After answer is filed and upon due notice to all parties respondent the case is set down for the taking of testimony before a trial examiner.27 After the taking of testimony and the submission of evidence on behalf of the commission in support of its complaint, and on behalf of the respondent, the trial examiner prepares a report of the facts for the information of the commission, counsel for the commission, and counsel for the respondent. Exceptions to the trial examiner's report may be made by either counsel for the commission or counsel for the respondent. The next step is the filing of briefs, and thereafter the case comes on for final argument before the full commission upon the complaint, the answer, the testimony and exhibits, the examiner's reports, exceptions thereto, and briefs by opposing counsel. The case is heard and taken under advisement, and thereafter the commission reaches a decision either sustaining the charges in the complaint or dismissing the complaint.25 The foregoing procedure is the one followed in contested cases. In other cases an admission of the matters alleged in the complaint may be made by respondent and a stipulation in lieu of testimony entered into between the commission and the respondent, upon which the commission makes its findings of facts, which are the basis of an order to cease and desist. The stipulation, of course, obviates the necessity for the taking of testimony and the briefing and argument of the case, unless the respondent desires to be heard upon the law alone.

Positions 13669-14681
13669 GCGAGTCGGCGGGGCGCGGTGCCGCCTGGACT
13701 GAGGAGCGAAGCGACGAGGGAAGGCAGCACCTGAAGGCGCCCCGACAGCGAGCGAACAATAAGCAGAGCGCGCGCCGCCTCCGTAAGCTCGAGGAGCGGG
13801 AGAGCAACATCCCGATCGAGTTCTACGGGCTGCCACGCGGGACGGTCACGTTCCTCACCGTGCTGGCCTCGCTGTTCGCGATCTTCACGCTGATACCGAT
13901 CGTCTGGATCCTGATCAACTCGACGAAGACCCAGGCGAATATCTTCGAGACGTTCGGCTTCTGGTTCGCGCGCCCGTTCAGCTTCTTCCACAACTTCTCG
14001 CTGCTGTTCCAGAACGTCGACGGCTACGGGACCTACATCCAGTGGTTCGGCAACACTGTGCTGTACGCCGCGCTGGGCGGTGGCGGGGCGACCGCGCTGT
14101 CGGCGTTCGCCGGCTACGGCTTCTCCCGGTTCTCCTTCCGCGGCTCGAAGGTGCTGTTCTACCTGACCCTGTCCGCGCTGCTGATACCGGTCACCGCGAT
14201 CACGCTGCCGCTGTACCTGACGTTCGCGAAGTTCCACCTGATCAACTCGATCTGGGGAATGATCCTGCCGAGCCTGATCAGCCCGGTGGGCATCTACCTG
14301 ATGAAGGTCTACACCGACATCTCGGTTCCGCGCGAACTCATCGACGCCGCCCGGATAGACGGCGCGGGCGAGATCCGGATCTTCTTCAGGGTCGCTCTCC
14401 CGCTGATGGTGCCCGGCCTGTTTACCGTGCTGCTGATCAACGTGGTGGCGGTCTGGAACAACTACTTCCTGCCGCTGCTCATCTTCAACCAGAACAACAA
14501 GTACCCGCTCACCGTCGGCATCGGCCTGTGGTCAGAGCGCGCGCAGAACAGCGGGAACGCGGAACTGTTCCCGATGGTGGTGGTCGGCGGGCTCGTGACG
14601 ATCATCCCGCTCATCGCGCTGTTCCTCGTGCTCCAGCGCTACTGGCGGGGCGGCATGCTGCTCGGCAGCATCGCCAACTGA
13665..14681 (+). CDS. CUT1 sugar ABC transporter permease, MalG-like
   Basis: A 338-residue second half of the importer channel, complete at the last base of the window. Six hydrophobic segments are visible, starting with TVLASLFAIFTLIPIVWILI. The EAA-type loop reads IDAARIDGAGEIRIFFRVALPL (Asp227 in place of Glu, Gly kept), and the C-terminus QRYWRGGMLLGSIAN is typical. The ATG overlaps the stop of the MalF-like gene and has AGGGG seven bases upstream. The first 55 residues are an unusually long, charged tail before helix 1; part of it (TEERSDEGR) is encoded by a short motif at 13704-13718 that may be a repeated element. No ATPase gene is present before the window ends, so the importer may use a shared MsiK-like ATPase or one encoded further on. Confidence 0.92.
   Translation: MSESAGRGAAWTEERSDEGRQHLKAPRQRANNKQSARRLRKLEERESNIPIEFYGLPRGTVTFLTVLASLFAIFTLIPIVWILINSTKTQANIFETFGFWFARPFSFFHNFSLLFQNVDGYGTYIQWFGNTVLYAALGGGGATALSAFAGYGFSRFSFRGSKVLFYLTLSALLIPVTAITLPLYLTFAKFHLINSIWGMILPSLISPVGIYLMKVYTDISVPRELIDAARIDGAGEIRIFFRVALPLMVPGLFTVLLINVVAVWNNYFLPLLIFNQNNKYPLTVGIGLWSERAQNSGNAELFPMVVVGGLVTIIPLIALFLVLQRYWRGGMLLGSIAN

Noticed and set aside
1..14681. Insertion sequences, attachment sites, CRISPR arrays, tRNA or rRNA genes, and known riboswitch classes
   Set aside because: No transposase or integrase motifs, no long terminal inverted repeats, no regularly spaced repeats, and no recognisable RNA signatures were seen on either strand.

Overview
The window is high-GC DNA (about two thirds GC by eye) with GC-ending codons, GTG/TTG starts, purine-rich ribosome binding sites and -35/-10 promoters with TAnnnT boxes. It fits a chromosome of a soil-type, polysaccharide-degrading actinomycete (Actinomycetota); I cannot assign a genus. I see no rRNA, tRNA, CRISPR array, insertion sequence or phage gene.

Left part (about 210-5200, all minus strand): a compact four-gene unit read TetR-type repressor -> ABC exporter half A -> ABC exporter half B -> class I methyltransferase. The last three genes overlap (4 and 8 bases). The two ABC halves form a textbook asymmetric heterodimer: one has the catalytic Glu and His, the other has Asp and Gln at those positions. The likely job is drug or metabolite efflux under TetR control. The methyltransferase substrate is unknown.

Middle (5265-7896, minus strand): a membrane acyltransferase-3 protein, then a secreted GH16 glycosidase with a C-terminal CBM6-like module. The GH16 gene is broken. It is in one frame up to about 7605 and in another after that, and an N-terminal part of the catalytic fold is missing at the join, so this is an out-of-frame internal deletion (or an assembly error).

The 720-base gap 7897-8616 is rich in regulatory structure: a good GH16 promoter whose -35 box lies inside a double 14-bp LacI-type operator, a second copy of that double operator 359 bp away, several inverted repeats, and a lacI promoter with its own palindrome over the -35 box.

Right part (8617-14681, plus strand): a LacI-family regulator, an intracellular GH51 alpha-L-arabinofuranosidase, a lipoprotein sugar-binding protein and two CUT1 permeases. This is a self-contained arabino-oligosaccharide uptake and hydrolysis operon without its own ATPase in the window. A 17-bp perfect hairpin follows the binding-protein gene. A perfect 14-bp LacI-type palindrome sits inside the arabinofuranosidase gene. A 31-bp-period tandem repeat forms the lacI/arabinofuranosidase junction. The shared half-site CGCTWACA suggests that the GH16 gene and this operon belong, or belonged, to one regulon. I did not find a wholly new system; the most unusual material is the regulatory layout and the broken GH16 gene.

25 Annual Report, Federal Trade Commission, 1924, p. 20 et seq. 26 Federal Trade Commission v. Gratz, 253 U. S. 421, 40 S. Ct. 572, 64 L. Ed. 993.

27 The answer is the only defensive pleading or motion permitted. See The Federal Trade Commission, G. C. Henderson, p. 57 et seq., citing Chamber of Commerce of Minneapolis v. Federal Trade Commission (C. C. A.) 280 F. 45.

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13. Same; Injunction Against Commission

Where the respondent asked a District Court for an injunction to arrest proceeding under the complaint, and to prevent the commission from compelling the respondent to produce records and documents, the injunction was denied. 28 14. Same; Bill of Particulars

The Commission will not entertain a motion to make the complaint more specific or for a bill of particulars.29 15. Same; Orders